Five Tips for Self-Publishing Authors – Part 1
So you’ve written a book…now what? Some authors try to get a literary agent and go the traditional publishing route and others skip this altogether and go the self-publishing route. I tried to get a literary agent and was unsuccessful (after 100 query letters in the U.S. and Canada!), but I didn’t let this stop me.
My novel was ready to go and I knew it was a unique and gripping story that begged to entertain readers. Therefore, I forged ahead into self-publishing and I’m glad I did. This is what I learned and what you need to know when considering self-publishing.
1. Edit, Edit, Edit!
Okay, so we’re supposed to be talking about self-publishing, but I couldn’t help myself when it comes to the importance of editing. I suggest that you edit your own manuscript until you can’t see straight and then hand it off to a professional like I did (Sheryl Khanna, Writer, Editor and Publicist). Professional editing services will not only find all your grammar and spelling mistakes (yes, there are still loads in there), but it will also deal with content and consistency issues, and polish your manuscript so that the story shines and moves. If you cannot afford a professional editor, ask people you know and trust to review your manuscript. When it comes to editing and reviewing a book, the more the merrier to get the best end result. You don’t want to be roasted on Goodreads.com for having errors in your book; I have read a few of these and it is most distracting and definitely takes away from the story and the author as a serious storyteller.
2. Do Your Research
When it comes to self-publishing you can do it all yourself, which is a lot of work but will save you a lot of money, or go through a self-publishing house. I did not have the time nor the inclination to go it alone, so I purchased a package with a self-publishing house. There are many different self-publishing houses out there from small to large, but do your research as the services they offer differ greatly, as well as the price and royalties. Some self-publishers will format your book, help with your cover design and get you online with all major booksellers, while others go even further and offer everything from extensive editing and marketing packages to everything else in between. I chose iUniverse. As a Canadian author iUniverse offered a self-publishing package for $3,000 which guaranteed me in-store shelf placement with Chapters Indigo, the largest Canadian bookseller (similar to Barnes and Noble in the U.S.). This was a major selling feature for me and tipped the scales in favor of iUniverse.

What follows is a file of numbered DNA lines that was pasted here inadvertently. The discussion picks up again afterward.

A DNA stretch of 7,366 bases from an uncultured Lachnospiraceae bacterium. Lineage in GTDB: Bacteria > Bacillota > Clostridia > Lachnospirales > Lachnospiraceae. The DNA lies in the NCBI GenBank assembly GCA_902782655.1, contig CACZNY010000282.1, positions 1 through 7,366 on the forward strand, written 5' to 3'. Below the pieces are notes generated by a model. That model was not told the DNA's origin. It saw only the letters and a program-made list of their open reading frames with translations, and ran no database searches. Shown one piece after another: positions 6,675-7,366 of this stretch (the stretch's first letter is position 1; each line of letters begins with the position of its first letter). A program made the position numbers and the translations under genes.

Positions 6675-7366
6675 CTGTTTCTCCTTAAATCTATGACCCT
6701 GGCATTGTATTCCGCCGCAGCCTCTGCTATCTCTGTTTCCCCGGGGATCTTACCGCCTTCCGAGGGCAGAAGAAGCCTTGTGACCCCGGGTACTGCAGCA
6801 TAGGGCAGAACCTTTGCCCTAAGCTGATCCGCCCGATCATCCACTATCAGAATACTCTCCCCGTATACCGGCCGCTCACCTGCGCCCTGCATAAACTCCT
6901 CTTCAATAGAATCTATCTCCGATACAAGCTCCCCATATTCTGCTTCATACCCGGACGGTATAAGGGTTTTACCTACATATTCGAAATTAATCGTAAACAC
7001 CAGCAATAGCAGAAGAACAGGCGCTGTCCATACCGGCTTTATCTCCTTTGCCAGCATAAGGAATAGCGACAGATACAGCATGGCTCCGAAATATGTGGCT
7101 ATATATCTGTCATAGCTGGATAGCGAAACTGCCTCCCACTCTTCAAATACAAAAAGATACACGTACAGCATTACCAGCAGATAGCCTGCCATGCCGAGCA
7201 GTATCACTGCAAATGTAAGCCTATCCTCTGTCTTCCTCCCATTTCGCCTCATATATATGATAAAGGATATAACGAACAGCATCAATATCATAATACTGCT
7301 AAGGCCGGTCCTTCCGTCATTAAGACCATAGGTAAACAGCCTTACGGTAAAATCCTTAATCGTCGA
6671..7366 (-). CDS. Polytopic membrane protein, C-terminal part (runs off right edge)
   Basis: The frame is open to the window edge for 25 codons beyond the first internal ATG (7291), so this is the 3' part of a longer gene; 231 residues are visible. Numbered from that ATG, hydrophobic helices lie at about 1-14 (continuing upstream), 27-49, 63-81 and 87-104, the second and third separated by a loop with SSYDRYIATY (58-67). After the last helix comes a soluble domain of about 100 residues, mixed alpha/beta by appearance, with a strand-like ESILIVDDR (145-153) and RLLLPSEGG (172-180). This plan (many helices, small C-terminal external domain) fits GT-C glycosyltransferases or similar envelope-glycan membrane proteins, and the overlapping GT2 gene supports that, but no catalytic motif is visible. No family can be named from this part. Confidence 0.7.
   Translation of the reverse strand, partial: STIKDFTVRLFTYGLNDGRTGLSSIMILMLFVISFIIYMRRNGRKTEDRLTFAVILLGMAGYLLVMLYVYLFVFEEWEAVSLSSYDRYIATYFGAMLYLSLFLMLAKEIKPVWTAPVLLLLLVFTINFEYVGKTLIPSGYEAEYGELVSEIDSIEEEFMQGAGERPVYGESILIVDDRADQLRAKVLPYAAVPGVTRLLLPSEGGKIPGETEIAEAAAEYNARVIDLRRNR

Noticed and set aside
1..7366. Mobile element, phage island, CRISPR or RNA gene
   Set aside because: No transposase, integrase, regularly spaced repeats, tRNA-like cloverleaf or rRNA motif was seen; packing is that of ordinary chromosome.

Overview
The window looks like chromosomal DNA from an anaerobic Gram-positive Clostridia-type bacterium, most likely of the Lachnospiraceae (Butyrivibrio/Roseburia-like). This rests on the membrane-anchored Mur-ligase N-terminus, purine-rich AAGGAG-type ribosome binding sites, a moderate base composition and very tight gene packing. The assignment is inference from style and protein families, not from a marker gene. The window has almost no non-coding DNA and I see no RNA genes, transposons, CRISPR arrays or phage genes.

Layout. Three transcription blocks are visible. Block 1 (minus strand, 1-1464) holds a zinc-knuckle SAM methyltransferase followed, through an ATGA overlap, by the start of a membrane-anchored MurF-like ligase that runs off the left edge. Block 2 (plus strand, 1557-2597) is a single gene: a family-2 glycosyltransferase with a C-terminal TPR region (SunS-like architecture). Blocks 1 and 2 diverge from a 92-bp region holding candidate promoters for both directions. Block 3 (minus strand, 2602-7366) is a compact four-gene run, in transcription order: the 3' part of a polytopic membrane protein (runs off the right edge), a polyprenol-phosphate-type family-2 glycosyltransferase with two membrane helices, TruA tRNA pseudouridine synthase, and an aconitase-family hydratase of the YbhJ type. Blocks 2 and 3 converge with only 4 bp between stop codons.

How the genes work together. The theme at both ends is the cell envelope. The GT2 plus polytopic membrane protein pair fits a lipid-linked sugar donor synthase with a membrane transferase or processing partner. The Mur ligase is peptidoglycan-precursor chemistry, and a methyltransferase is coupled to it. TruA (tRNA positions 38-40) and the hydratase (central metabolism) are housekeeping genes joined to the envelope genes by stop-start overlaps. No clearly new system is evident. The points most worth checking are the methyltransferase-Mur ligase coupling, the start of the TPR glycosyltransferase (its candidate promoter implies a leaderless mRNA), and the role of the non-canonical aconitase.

3. Beware the Upsell
Some of the larger self-publishing houses, like iUniverse, have huge editing and marketing teams. If you need these services, it is great for one-stop shopping, but it can get quite pricey. A full publishing, editing and marketing package could cost you well over $10,000. If you have bottomless pockets it’s a great and easy way to go, but if you do not the constant upselling is not only annoying but can slow down your project. By being clear about your budget up-front, and researching the services you can do on your own versus where you need professional support, you can avoid getting pulled into unnecessary costs.
4. Distinguish Yourself Through Cover Art
The first thing a potential reader sees is your cover art…it summarizes your story in an unforgettable image. This is where many self-published authors fall short; they have a great manuscript but their cover art is an afterthought or rushed to meet a deadline. Even though iUniverse offers cover design services (in fact, they were included in the publishing package I purchased), I wanted a custom cover so hired my own designer (Corey Brennan, ELEVATE Design). Whether you do it yourself, have a friend help or use professional design services, start thinking about your cover well ahead of time. Just because you are a self-published author doesn’t mean that your book has to look any less appealing than the current New York Times Bestsellers. Position yourself to standout with a killer cover that begs to be picked up. I felt I achieved this with Losing Cadence’s cover, and I smile every time I see it in someone’s hands.